Fire Activity Near Lizard Lake Should Be Minimal Today

Lizard Lake Fire.jpg
Lizard Lake Fire.jpg

Tuesday, August 31, 2010, 9:30 am

Lizard Lake Fire - Gunflint Ranger District

Situation Update – Tuesday, August 31, 2010

Monday was a quiet day on the fire.  (Picture is from Sunday.) The fire received precipitation Monday night.  As forecasted, daytime humidity was higher therefore fire activity and spread were negligible. Weather for Tuesday is calling for some rain and higher humidity.  Fire activity today should again be minimal.  The large CL215 water dropping aircraft were not used on Monday.  A helicopter was used to drop water on hot spots along the northern perimeter of the fire.  The fire continues to be managed, being allowed to play its natural role in the wilderness.   The confinement goals remain the same; to keep the fire south of Dawkins; east of Rib Lake; and west of Lizard Lake.  To date these goals are being met.  Smoke will still be visible from the Gunflint Trail and the volume may increase as the weather dries out.  The fire does not threaten visitor safety.   There are no restrictions or closures as a result of this fire at this time.

 

Nature and Cause of Incident

Smoke was spotted on 8/26/10 by USFS fire personnel traveling on the Gunflint Trail.  The origin of the fire is believed to be a lightning strike from a thunderstorm 7 – 10 prior.

 

Location – Size - Fuels

The fire is in the BWCAW approximately 1 ½ miles north of Long Island Lake; 1 mile south of Dawkins Lake.  The size was estimated at 45 acres on Sunday morning, August 29th.  Fuels in the vicinity include lowland conifers, tamarack and white spruce.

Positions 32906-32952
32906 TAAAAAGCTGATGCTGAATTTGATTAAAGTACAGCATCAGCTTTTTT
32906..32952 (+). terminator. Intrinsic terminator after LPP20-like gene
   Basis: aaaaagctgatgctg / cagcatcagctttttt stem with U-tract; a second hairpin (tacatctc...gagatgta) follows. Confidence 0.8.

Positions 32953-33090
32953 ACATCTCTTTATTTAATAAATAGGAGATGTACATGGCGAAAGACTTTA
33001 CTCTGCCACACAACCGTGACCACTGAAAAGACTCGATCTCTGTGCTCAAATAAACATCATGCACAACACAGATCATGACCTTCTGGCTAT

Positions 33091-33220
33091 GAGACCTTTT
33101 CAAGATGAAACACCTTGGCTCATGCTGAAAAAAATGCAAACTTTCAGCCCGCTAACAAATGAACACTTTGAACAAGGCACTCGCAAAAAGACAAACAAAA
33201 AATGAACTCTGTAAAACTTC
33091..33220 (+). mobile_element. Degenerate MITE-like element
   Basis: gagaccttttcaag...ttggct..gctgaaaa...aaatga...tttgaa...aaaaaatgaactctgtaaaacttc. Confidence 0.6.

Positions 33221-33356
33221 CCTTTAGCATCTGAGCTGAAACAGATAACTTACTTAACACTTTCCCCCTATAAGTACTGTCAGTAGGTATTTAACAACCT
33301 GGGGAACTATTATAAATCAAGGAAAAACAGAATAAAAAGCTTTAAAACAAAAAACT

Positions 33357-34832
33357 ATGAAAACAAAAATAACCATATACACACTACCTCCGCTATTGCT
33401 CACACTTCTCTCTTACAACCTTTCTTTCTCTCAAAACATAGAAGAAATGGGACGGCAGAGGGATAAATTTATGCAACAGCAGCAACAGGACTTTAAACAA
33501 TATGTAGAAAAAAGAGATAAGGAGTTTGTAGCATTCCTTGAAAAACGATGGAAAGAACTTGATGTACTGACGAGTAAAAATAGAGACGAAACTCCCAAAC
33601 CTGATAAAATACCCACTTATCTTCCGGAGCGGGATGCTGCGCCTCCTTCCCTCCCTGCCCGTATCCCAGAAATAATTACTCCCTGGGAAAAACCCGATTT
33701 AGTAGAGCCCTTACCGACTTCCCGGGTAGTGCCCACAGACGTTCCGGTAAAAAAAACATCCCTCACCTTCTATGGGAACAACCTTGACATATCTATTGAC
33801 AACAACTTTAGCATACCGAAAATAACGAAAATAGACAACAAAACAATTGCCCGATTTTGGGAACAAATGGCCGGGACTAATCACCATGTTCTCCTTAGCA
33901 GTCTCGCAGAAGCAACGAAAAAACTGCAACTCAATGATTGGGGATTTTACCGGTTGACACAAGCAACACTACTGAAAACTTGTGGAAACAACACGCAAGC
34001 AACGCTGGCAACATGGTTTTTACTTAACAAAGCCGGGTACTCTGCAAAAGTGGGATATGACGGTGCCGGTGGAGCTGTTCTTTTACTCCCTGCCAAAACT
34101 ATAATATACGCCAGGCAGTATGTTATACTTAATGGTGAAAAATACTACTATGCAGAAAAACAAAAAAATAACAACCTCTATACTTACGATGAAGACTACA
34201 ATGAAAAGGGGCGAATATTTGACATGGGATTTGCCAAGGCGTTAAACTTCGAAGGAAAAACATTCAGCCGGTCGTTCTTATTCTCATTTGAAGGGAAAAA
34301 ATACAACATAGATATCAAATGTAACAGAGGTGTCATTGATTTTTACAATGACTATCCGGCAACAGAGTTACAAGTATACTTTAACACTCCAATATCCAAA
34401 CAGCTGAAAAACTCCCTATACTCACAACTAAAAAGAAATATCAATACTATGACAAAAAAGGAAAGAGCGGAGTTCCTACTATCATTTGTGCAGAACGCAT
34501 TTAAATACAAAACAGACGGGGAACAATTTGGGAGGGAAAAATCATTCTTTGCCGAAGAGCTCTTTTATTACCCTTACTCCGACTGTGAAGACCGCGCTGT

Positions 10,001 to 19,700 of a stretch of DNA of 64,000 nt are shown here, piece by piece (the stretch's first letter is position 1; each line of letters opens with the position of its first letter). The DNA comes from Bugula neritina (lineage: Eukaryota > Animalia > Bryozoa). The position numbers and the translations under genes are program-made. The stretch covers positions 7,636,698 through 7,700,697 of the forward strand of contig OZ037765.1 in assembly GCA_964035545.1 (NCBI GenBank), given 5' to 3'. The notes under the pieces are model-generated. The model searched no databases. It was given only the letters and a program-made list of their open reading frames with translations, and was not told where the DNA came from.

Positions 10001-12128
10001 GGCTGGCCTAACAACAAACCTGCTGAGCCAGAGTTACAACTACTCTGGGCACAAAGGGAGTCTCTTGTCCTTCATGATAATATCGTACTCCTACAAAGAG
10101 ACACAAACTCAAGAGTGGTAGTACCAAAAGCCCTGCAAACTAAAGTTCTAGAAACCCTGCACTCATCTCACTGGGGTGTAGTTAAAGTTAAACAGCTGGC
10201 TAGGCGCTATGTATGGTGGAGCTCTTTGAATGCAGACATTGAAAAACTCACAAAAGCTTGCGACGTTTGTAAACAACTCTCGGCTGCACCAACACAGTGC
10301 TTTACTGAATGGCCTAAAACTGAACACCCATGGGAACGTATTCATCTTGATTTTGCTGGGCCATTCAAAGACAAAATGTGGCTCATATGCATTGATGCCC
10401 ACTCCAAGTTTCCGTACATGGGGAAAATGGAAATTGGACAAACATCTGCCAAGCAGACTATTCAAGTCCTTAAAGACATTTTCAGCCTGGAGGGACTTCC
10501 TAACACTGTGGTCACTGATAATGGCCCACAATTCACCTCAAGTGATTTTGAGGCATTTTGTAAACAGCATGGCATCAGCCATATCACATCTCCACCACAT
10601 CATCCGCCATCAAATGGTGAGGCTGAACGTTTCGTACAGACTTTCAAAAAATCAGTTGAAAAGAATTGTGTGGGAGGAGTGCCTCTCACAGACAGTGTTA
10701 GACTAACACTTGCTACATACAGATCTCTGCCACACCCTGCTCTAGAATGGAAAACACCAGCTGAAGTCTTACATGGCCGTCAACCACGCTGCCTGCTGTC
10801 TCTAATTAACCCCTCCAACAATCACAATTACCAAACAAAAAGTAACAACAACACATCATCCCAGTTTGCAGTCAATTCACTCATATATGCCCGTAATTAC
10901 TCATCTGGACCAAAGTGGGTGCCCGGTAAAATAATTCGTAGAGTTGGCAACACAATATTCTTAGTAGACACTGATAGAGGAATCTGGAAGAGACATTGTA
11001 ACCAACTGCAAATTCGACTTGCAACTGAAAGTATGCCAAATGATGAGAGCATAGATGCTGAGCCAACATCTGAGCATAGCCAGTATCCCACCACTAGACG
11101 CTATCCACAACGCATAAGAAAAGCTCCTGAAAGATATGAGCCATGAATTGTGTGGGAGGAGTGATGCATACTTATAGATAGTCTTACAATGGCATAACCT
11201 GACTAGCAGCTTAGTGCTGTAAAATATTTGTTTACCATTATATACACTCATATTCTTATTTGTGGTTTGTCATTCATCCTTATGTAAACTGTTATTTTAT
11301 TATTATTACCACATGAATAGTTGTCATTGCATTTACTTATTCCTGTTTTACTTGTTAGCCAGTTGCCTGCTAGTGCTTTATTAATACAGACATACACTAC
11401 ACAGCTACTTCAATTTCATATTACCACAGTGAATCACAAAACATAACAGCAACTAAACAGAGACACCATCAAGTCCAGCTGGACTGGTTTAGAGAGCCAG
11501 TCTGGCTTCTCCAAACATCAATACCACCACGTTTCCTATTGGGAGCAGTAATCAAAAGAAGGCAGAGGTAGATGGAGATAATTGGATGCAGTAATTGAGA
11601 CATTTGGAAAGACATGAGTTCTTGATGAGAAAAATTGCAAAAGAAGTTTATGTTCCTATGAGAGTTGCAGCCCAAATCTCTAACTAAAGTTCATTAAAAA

The fire is not near canoe travel routes and is not a threat to visitor safety or structures.  The closest portages are: the Rib Lake to Lower George Lake Portage which is approximately ¾ mile to the west; and the Lower George to Karl Lake Portage which is approximately 1.5 miles to the SW.  There are no closures or restrictions in the BWCAW as a result of this fire and none are anticipated. 

 

Management Strategy

Vegetation in the Boundary Waters Canoe Area Wilderness is part of a fire adapted ecosystem.  This fire is being managed to allow fire to play its natural role in the wilderness.

 

Contact Information

For current conditions check:

 the Superior National Forest (SNF) website www.fs.usda.gov/superior ;

SNF Information on Boreal News at: www.boreal.org;

 or call the Gunflint Office at 218-387-1750.

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